An organism's sex is female (symbol: ♀) if it produces the large non-motile ovum (egg cell), the type of gamete (sex cell) that fuses with the male gamete (sperm cell) during sexual reproduction.A female has larger gametes than a male. Females and males are results of the anisogamous reproduction system, wherein gametes are of different sizes (unlike isogamy where they are the same size). The exact mechanism of female gamete evolution remains unknown.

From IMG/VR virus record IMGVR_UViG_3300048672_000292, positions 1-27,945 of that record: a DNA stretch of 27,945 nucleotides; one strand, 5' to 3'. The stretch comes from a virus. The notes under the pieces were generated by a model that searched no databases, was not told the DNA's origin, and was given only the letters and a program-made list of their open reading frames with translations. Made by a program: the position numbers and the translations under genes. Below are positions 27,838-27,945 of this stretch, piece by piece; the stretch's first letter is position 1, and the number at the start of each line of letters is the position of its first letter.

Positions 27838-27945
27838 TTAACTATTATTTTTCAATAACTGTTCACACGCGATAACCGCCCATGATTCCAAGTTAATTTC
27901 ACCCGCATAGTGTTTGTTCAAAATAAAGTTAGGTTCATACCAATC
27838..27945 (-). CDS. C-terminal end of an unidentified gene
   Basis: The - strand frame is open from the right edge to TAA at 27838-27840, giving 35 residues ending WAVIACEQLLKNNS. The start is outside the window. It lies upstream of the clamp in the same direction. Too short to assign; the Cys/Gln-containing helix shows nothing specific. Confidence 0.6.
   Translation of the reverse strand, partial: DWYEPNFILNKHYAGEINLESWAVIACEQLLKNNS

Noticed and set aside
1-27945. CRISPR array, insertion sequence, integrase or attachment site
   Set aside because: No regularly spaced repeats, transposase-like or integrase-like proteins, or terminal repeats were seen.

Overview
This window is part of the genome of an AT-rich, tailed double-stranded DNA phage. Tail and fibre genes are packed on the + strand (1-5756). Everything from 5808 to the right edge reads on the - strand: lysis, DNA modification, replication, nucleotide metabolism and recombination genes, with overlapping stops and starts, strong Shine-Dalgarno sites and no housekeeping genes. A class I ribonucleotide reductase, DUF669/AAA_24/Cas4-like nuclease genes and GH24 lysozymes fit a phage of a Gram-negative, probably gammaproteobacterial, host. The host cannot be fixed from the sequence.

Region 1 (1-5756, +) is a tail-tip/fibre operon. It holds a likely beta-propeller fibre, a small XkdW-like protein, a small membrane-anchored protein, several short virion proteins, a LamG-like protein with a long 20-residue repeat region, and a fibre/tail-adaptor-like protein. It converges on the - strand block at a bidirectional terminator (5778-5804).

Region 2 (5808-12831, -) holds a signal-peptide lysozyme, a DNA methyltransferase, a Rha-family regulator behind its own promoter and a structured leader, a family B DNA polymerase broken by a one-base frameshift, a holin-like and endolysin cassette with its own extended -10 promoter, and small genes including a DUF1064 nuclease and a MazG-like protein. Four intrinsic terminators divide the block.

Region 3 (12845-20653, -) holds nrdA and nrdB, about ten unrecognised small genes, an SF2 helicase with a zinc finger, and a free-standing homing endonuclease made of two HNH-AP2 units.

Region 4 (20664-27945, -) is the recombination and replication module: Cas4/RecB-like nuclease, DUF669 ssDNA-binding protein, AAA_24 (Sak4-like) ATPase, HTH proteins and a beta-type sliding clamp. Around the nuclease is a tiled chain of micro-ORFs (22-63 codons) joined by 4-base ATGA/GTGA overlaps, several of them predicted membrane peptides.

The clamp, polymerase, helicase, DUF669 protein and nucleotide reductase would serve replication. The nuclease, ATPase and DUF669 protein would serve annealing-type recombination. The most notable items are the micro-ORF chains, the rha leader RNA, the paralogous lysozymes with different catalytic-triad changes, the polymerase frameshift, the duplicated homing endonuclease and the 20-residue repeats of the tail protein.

In species that have males and females, sex-determination may be based on either sex chromosomes, or environmental conditions. Most female mammals, including female humans, have two X chromosomes. Female characteristics vary between different species, with some species having pronounced secondary female sex characteristics, such as the presence of pronounced mammary glands in mammals.
In humans, the word female can also be used to refer to gender in the social sense of gender role or gender identity.